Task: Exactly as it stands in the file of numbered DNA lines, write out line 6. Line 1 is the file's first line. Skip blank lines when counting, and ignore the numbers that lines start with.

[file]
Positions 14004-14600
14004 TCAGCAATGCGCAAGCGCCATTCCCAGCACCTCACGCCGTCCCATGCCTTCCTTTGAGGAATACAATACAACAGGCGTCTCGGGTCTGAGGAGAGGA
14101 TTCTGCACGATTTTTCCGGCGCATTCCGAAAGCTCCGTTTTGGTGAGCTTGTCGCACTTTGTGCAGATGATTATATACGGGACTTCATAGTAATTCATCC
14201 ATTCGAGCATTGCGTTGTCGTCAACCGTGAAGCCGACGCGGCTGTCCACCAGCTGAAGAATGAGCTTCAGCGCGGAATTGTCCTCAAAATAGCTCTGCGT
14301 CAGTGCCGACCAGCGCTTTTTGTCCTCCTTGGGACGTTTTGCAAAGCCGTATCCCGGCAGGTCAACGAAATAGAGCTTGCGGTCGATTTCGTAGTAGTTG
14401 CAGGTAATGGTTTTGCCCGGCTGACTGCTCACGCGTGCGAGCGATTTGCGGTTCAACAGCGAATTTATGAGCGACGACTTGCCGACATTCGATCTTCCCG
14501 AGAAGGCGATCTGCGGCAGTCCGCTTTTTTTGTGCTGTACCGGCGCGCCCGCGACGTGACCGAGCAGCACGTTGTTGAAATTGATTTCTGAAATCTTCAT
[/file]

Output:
14401 CAGGTAATGGTTTTGCCCGGCTGACTGCTCACGCGTGCGAGCGATTTGCGGTTCAACAGCGAATTTATGAGCGACGACTTGCCGACATTCGATCTTCCCG